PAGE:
The purpose of this article is to suggest a different perspective on the issue of extraterritorial regulation in cyberspace. The article begins by outlining the Johnson-Post-Goldsmith debate which addressed the significance and legitimacy of physical, geographically-defined borders and territorial sovereignty in the regulation of cyberspace. The debate focused primarily on two areas of disagreement: First, whether and to what extent the architecture of the Internet is borderless or boundary-destroying, so as to be resistant to regulatory regimes grounded in territorial authority; and second, whether and to what extent a nation may legitimately exercise its regulatory power extraterritorially, particularly in the context of online activity. This article acknowledges these debates and their importance, but suggests that by framing the argument as they did, Johnson and Post, were pressed to untenable assertions that fatally undermined their position. The author than goes on to reframe the debate in Section II, moving from a focus on the validity of sovereign power and its limits, to the relationship between individual autonomy and the purposes, values and virtues of law. The central question of Section II is whether the governance of cyberspace by traditional sovereign legal systems conforms to the rule of law. Answering this question in the negative, Section III asks simply, what then? Is conformity to the rule of law a prerequisite of authority or simply one value among many, to be weighed against other values served by law and promoted, but without such exaggerated importance that it devalues other laudable social goals?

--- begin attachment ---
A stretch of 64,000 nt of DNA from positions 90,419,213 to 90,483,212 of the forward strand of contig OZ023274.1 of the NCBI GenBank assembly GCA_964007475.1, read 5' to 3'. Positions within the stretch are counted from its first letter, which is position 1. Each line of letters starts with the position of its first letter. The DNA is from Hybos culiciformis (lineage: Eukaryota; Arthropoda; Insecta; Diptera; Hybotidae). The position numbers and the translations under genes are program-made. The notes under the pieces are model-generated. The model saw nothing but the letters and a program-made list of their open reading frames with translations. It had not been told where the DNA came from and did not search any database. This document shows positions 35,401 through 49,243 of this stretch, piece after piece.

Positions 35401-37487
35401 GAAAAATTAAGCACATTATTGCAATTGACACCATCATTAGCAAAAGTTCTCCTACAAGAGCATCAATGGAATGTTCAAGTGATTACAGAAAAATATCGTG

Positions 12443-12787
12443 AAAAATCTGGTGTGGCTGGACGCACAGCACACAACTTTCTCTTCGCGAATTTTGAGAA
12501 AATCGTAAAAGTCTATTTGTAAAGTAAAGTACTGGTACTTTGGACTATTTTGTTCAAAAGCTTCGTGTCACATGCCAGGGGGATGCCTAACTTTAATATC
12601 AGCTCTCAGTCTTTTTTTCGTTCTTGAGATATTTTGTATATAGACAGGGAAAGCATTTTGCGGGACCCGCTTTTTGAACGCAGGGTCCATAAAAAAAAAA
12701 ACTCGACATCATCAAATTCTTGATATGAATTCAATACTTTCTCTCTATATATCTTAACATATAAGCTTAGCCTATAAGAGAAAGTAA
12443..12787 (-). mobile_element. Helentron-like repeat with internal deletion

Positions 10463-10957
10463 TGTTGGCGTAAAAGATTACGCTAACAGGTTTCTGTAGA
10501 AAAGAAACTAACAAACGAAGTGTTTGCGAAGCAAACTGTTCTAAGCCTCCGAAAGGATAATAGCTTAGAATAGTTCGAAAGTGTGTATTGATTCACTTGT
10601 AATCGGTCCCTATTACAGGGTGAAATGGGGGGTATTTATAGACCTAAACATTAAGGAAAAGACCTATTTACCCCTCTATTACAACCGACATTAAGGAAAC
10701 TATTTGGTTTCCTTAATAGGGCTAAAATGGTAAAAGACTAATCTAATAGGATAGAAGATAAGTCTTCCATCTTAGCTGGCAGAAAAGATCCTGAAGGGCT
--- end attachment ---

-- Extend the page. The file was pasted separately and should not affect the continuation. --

H. Brian Holland, The Failure of the Rule of Law in Cyberspace?: Reorienting the Normative Debate on Borders and Territorial Sovereignty, 24 J. Marshall J. Computer & Info. L. 1 (2005)